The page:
Chief Struggles With MN Police Culture 06/05 06:36
MINNEAPOLIS (AP) -- When Medaria Arradondo was tapped to lead the
Minneapolis Police Department in 2017, he faced a public newly outraged by the
fatal police shooting of a woman who had called 911 and still carrying deep
mistrust from the killing of a black man two years earlier.
Many hoped Arradondo, the city's first African American police chief, could
change the culture of a department that critics said too frequently used
excessive force and discriminated against people of color. He spoke of
restoring trust during a swearing-in ceremony that became a community
celebration featuring song, dance and prayer in a center close to where he grew
But George Floyd's death, which ignited nationwide protests over racial
injustice and police brutality, has raised questions about whether Arradondo --
or any chief -- can fix the department now facing a civil rights investigation.
Steve Belton, president and CEO of the Urban League of the Twin Cities, said
Arradondo inherited a department with a history of misconduct "over many, many,
many decades" and "it won't be fixed overnight, maybe not even in this
particular moment or with this particular chief. Change takes time."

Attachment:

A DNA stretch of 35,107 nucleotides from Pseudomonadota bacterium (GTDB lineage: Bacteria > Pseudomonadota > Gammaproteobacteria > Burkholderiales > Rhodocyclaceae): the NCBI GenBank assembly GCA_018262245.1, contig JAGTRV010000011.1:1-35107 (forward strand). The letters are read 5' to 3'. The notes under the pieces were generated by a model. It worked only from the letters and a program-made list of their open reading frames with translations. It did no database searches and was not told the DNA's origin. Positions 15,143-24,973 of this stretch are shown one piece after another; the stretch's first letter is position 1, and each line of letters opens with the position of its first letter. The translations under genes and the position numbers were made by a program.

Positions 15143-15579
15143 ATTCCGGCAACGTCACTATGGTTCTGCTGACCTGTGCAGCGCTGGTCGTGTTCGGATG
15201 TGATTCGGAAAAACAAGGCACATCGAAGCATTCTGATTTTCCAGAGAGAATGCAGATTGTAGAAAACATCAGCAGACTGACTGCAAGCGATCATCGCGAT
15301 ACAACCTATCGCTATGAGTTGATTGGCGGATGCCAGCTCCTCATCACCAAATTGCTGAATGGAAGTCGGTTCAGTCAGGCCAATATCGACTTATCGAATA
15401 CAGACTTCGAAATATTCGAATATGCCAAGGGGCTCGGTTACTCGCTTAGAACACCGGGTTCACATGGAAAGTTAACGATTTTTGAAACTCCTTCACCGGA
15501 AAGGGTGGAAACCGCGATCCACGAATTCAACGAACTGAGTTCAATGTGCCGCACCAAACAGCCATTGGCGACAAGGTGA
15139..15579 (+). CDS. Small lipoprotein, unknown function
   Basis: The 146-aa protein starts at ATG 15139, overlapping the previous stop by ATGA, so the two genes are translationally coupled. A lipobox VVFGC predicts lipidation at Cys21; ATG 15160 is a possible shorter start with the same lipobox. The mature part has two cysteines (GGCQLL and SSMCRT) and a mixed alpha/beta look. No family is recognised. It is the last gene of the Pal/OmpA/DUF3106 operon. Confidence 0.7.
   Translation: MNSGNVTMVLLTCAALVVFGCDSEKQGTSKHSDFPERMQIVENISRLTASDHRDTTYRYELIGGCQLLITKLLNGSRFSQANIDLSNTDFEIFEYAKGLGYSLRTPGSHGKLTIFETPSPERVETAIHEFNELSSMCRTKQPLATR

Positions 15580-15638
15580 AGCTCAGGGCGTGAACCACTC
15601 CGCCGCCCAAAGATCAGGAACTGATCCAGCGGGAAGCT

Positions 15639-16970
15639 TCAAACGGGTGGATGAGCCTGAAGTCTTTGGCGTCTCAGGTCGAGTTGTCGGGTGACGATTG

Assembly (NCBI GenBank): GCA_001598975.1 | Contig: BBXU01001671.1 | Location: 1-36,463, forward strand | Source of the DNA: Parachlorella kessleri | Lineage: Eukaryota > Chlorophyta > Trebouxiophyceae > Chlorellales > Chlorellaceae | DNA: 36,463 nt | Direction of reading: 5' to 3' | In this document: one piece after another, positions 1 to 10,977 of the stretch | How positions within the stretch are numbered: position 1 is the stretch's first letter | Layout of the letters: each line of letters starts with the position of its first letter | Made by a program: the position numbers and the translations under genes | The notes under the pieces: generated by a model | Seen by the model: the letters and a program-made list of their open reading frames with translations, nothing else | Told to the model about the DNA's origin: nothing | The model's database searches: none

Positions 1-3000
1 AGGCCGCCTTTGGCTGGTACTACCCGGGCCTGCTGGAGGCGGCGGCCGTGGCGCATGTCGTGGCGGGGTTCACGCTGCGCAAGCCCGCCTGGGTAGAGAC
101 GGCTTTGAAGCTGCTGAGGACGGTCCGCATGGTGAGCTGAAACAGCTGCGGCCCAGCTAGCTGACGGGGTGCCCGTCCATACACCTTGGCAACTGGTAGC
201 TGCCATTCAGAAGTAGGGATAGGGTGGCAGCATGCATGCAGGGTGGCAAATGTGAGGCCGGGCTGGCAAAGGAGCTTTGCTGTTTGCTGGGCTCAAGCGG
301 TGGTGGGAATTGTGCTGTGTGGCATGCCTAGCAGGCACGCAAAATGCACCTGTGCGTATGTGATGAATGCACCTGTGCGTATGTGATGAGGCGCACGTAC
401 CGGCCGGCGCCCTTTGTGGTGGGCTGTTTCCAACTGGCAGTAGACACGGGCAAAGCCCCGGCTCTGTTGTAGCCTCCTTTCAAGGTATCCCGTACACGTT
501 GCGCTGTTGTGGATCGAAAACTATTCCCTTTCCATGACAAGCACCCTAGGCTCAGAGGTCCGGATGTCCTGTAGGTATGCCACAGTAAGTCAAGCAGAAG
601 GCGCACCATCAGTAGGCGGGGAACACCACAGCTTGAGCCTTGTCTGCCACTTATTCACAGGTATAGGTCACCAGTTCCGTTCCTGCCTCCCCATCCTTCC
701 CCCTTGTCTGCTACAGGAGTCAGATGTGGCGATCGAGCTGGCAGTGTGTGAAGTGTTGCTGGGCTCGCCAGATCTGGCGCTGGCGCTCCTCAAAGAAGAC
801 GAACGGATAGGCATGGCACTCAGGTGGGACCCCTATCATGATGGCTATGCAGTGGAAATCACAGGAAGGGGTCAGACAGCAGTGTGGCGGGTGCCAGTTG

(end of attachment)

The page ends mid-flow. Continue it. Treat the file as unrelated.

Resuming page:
Arradondo, a fifth-generation Minnesotan, joined the Minneapolis Police
Department in 1989 as a patrol officer, eventually working his way up to
precinct inspector and head of the Internal Affairs Unit, which investigates
officer misconduct allegations. Along the way, he and four other black officers
successfully sued the department for discrimination in promotions, pay and
discipline. His predecessor, Janee Harteau, promoted him to assistant chief in
He took over months later, after Harteau was forced out over the fatal
shooting of Australia native Justine Ruszczyk Damond, who had called 911 to
report a possible sexual assault behind her house. The black officer in that
case was convicted of third-degree murder and is serving a 12 1/2-year term.
Damond's death came two years after 24-year-old Jamar Clark, who was black, was
killed in a scuffle with two white police officers, setting off weeks of
protests; neither officer was charged.
Arradondo made some quick changes, including toughening the department's
policy on use of body cameras. But City Council member Steve Fletcher said
Arradondo was lenient with discipline in his first year as chief as he worked
to build department morale, which made getting rid of problem officers
"I think the chief's heart is in the right place," Fletcher said. "But I
don't think this department was ever going to let him get there."
"I think people understand he was in an impossible situation," Fletcher
Police spokesman John Elder said Arradondo has succeeded with some changes.
For example, all officers -- new and tenured -- must go through training that
stresses respectful interaction with the public. Elder said the chief was
immersed in Floyd's memorial service Thursday and was unavailable for an
Arradondo quickly fired the four officers at the scene of Floyd's death.
Derek Chauvin, the white officer seen on cellphone video pressing his knee
into Floyd's neck while ignoring pleas that he couldn't breathe, has been